One of my dandelions that others mistake for a weed is me telling my kids they don’t have to go to college if they don’t want to. When people ask me, “so what is so and so doing?” and I say, “working,” the confusion on their faces tell all. They think that’s a weed. My middle child is quick to tell people that he might not go to college. Some people have taken it upon themselves to try to convince him otherwise, to uproot that weed. That was one of my mom’s dandelions too – not a typical Caribbean view of education at all.

Related: How My Tobagonian Dad Influence My Decision to Go to Law School

While I did choose higher education, I knew I didn’t have to. I had to do something – of course – but it didn’t have to be college. When I listen to my kids talk about their big ideas and their plans for the future – businesses, inventions, community building – I see that taking college off the table as a requirement has opened their minds up to so many possibilities. I do require that they become licensed to do something by the time they turn 18 (my oldest is a 19 year old real estate agent), so education and skill is a requirement, but not college.

While I have managed to uproot many of the weeds that I identified over the last nineteen years as a mom, I still have some true weeds in my parenting style that are hard to get rid of. I don’t always listen as carefully as I should. I know that is a true weed. Nothing strangles a kid’s creativity like a parent that chooses a quick, “uh huh,” and a “really?” over true interest and useful feedback.

I remember all the times when my mom was actively listening to my ideas, and it felt like my words became more colorful and my ideas even better each time she asked a question that was truly in reaction to something I shared with her. I also remember all the times that I had to compete with the television when I had a great idea that I wanted to share. I knew that I had to get it all out before Mystery! came on on PBS. That theme song still haunts me.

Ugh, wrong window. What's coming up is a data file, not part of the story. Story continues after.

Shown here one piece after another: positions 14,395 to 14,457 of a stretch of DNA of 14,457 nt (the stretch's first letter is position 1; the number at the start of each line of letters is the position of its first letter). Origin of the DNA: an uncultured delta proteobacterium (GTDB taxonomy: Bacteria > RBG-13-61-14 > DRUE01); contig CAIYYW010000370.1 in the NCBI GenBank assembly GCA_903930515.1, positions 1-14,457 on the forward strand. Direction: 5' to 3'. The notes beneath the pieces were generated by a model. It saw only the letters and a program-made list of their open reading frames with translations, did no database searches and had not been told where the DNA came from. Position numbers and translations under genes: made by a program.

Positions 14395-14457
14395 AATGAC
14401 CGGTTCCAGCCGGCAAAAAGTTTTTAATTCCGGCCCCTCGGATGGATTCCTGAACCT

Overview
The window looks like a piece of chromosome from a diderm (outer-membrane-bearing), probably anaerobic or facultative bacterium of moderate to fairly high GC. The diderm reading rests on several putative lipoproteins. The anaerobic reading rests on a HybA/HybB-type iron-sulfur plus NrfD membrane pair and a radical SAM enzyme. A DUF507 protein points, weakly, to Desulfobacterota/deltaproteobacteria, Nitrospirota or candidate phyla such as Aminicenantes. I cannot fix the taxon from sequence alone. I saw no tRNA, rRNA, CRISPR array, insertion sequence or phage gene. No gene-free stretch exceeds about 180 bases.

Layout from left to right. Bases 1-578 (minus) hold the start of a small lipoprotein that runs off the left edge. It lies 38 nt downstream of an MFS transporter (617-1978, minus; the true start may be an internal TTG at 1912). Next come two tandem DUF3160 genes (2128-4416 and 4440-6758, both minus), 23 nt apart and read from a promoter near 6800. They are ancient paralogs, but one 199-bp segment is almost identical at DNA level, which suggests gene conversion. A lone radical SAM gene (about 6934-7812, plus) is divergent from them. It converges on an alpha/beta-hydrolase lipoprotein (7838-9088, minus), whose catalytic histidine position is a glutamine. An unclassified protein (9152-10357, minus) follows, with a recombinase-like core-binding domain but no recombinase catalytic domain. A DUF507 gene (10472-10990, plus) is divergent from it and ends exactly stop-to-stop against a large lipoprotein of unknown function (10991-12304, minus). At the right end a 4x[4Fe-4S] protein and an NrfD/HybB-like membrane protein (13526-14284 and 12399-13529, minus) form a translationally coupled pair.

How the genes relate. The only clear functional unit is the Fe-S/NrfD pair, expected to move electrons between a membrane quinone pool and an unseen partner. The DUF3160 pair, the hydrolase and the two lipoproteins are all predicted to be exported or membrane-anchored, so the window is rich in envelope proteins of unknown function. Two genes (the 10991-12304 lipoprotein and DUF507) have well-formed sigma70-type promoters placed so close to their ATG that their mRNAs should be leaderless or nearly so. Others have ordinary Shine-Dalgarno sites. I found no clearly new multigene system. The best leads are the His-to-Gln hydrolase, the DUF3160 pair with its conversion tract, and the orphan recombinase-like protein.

For my kids, it is Facebook. They get most of their ideas and thoughts out while I’m driving and they know I’m not able to be on Facebook. I realize now that I got most of my ideas out on long drives with my mom too.

Now that I am nineteen years into parenting, I am constantly tending the weeds, and trying, despite the aforementioned “weed killer agenda,” to keep my dandelions and kill just the true weeds.

When I look at the lifecycle of the dandelion, everything is so clear. You see the leaves first, then the dandelion flower. It attracts the bees, the birds, and the people seeking its healing powers. It provides for a time, then the bloom closes. When it reopens, it is a seed head. You know what the seed head is, right? It is that adorable fluffy white ball on the stalk that instagrammers can’t wait to capture their kids blowing. The seed head. All the greatness that was in that dandelion takes to the skies on the wind, hitches a ride on our pants as we walk by them, grabs on to the fur of animals, and finally settles on a place to grow. It might not be the most fertile ground with the most nutrients, but it makes it.

That’s another thing that makes the dandelion easy to mistake for a weed – how it spreads. I hope that the dandelions in my parenting style spread to my kids, grandkids, and my community with weed like efficiency, but with dandelion efficacy. And the weeds? I pray they are pulled up by the root. Killed. That they end with me. And if I have to leave them to grow alongside my dandelions and purposeful plants like in the parable of the weeds, so be it. As long as they get burned up in the harvest… that’ll work too.